Trump poll numbers went up each time Russian Internet Research Agency Twitter accounts became active: Study

Reuters

Yes, Russian internet propaganda and military disinformation attacks may really have elected Trump.

The activity of Russian propaganda accounts on Twitter turned out to be a pretty good predictor of Trump's standing in the 2016 US election polls.

That's the bottom line of a new study out from the University of Tennessee which found that gains in Trump's 2016 poll numbers correlated to increased activity from Russian trolls and military social media accounts linked to Russia's Internet Research Agency.

Effectively, this report is saying that American voters were probably influenced by Russian propaganda.

"It turns out that the activity of Russian Twitter trolls was a better predictor of Donald Trump's polling numbers than his own Twitter activity," wrote one of the researchers.

Read their report here.

From the report:

In 2016, the Internet Research Agency (IRA) deployed thousands of Twitter bots that released hundreds of thousands of English language tweets. It has been hypothesized that this affected public opinion during the 2016 U.S. presidential election. Here we test that hypothesis using vector autoregression (VAR) comparing time series of election opinion polling during 2016 versus numbers of re-tweets or ‘likes’ of IRA tweets. We find that changes in opinion poll numbers for one of the candidates were consistently preceded by corresponding changes in IRA re-tweet volume, at an optimum interval of one week before. In contrast, the opinion poll numbers did not correlate with future re-tweets or ‘likes’ of the IRA tweets. We find that the release of these tweets parallel significant political events of 2016 and that approximately every 25,000 additional IRA re-tweets predicted a one percent increase in election opinion polls for one candidate. As these tweets were part of a larger, multimedia campaign, it is plausible that the IRA was successful in influencing U.S. public opinion in 2016.

Excerpt from Ken Dilanian's NBC News story about the study:

The study, by researchers at the University of Tennessee, Knoxville, does not prove that Russian interference swung the election to Trump. But it demonstrates that Trump's gains in popularity during the 2016 campaign correlated closely with high levels of social media activity by the Russian trolls and bots of the Internet Research Agency, a key weapon in the Russian attack.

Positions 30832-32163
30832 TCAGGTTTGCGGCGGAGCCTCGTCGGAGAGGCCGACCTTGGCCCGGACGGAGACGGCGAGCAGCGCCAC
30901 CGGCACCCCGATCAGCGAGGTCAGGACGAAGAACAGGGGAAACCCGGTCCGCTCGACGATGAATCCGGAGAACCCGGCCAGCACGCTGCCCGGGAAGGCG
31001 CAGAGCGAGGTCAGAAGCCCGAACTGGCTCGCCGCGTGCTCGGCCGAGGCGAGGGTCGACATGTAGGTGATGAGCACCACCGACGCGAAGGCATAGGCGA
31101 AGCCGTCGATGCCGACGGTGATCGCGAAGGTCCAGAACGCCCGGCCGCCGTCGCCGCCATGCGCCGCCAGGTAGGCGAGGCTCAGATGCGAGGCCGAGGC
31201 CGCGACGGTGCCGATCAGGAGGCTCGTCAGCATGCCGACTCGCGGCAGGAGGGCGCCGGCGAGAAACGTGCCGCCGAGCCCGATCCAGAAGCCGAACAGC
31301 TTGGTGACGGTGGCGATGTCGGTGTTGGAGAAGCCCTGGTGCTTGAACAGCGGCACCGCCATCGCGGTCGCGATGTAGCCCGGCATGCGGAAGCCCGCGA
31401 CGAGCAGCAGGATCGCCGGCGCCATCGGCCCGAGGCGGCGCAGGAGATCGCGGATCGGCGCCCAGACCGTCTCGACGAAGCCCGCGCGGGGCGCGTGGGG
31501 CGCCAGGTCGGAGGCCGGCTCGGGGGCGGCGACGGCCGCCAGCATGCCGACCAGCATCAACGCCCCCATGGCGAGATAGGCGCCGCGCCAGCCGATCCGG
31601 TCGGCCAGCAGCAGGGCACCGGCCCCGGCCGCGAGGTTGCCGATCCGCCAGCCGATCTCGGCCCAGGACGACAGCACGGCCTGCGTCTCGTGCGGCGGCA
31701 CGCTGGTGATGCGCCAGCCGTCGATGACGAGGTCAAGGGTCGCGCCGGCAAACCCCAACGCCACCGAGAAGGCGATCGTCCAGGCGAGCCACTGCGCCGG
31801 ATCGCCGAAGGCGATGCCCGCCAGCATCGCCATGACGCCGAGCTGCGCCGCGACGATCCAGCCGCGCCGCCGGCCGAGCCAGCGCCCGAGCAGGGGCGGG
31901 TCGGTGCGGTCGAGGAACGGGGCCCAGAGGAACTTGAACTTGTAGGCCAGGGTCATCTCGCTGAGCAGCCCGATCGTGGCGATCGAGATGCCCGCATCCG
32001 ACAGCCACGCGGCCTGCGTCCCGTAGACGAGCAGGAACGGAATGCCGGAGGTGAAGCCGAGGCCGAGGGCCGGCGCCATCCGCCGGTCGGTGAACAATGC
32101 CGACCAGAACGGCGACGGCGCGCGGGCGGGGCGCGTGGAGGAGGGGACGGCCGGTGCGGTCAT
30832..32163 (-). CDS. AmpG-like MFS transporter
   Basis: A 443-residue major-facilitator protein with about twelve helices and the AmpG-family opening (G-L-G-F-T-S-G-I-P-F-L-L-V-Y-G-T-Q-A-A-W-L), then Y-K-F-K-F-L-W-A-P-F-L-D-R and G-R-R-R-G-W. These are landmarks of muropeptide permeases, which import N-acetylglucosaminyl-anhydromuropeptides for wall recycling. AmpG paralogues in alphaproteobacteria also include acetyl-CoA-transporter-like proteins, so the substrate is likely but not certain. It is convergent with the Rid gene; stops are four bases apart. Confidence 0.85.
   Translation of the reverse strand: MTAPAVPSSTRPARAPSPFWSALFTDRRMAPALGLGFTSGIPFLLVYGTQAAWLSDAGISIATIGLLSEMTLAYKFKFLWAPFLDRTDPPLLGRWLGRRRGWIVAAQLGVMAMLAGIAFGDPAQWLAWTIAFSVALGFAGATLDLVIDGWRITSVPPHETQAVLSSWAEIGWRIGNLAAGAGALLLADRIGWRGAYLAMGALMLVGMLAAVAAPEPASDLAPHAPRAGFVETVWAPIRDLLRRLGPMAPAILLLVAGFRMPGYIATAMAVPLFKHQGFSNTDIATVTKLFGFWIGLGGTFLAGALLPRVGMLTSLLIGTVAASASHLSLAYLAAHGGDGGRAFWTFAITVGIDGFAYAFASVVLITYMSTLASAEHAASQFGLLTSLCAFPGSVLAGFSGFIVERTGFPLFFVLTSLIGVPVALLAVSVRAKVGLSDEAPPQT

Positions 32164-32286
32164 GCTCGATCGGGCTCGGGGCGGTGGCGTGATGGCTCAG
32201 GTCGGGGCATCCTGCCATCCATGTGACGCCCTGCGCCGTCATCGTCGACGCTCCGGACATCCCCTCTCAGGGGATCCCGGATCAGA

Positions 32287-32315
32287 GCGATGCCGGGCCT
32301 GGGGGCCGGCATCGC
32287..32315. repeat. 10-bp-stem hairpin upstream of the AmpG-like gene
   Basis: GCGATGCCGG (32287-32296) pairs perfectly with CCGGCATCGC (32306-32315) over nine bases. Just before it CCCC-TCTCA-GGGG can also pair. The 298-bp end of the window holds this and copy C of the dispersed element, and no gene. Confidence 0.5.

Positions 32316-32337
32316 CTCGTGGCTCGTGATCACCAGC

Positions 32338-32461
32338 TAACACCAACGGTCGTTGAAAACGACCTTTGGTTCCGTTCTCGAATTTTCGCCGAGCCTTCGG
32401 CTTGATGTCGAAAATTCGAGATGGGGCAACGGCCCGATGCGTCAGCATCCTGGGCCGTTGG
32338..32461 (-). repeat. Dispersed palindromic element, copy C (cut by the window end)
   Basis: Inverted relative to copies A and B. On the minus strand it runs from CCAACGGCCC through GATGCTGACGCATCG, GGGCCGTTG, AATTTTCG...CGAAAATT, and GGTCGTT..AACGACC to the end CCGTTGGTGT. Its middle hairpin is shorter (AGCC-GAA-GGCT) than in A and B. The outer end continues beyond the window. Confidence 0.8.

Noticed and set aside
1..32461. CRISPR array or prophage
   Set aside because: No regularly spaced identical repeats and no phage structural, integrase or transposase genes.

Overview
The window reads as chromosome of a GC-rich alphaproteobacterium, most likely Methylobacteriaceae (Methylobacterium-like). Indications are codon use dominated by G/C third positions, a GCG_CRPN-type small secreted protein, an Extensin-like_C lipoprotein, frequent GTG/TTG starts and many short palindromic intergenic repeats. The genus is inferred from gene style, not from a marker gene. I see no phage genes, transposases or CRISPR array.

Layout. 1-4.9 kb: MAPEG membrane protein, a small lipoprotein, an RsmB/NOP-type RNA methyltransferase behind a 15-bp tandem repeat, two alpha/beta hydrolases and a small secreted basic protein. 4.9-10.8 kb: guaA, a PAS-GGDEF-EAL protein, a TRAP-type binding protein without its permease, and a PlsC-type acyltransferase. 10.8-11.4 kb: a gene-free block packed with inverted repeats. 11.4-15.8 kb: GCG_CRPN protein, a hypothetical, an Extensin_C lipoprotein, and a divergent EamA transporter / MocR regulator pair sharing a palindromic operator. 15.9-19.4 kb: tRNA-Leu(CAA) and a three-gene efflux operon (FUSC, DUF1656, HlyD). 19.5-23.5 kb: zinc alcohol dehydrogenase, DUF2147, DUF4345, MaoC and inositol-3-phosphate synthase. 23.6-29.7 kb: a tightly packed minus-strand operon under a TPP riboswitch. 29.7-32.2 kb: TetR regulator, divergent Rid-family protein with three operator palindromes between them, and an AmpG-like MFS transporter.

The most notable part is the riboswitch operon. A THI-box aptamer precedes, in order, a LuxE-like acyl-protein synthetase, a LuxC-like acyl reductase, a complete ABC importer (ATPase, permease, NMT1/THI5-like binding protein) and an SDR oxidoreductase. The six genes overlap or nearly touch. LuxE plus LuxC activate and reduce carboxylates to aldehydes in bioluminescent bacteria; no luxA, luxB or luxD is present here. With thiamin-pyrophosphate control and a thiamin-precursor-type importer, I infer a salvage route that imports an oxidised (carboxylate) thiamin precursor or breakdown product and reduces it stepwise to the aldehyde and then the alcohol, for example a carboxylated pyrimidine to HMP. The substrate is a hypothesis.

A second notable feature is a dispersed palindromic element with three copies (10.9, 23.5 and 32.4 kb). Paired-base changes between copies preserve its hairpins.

"Our results show that the weeks when Russian trolls were accumulating likes and retweets on Twitter, that activity reliably foreshadowed gains for Trump in the opinion polls," wrote Damian Ruck, the study's lead researcher, in an article explaining his findings.

The study found that every 25,000 re-tweets by accounts connected to the IRA predicted a one percent increase in opinion polls for Trump.

In an interview with NBC News, Ruck said the research suggests that Russian trolls helped shift U.S public opinion in Trump's favor. As to whether it affected the outcome of the election: "The answer is that we still don't know, but we can't rule it out."

Given that the election turned on 75,000 votes in Michigan, Wisconsin and Pennsylvania, "it is a prospect that should be taken seriously," Ruck wrote, adding that more study was needed in those swing states.

He points out that 13 percent of voters didn't make their final choice until the last week before the election.

Ruck said the correlation between troll activity and Trump's popularity remained true even when controlling for Trump's own Twitter activity and other variables.

"It turns out that the activity of Russian Twitter trolls was a better predictor of Donald Trump's polling numbers than his own Twitter activity," he wrote.

New study shows Russian propaganda may really have helped Trump [nbcnews.com]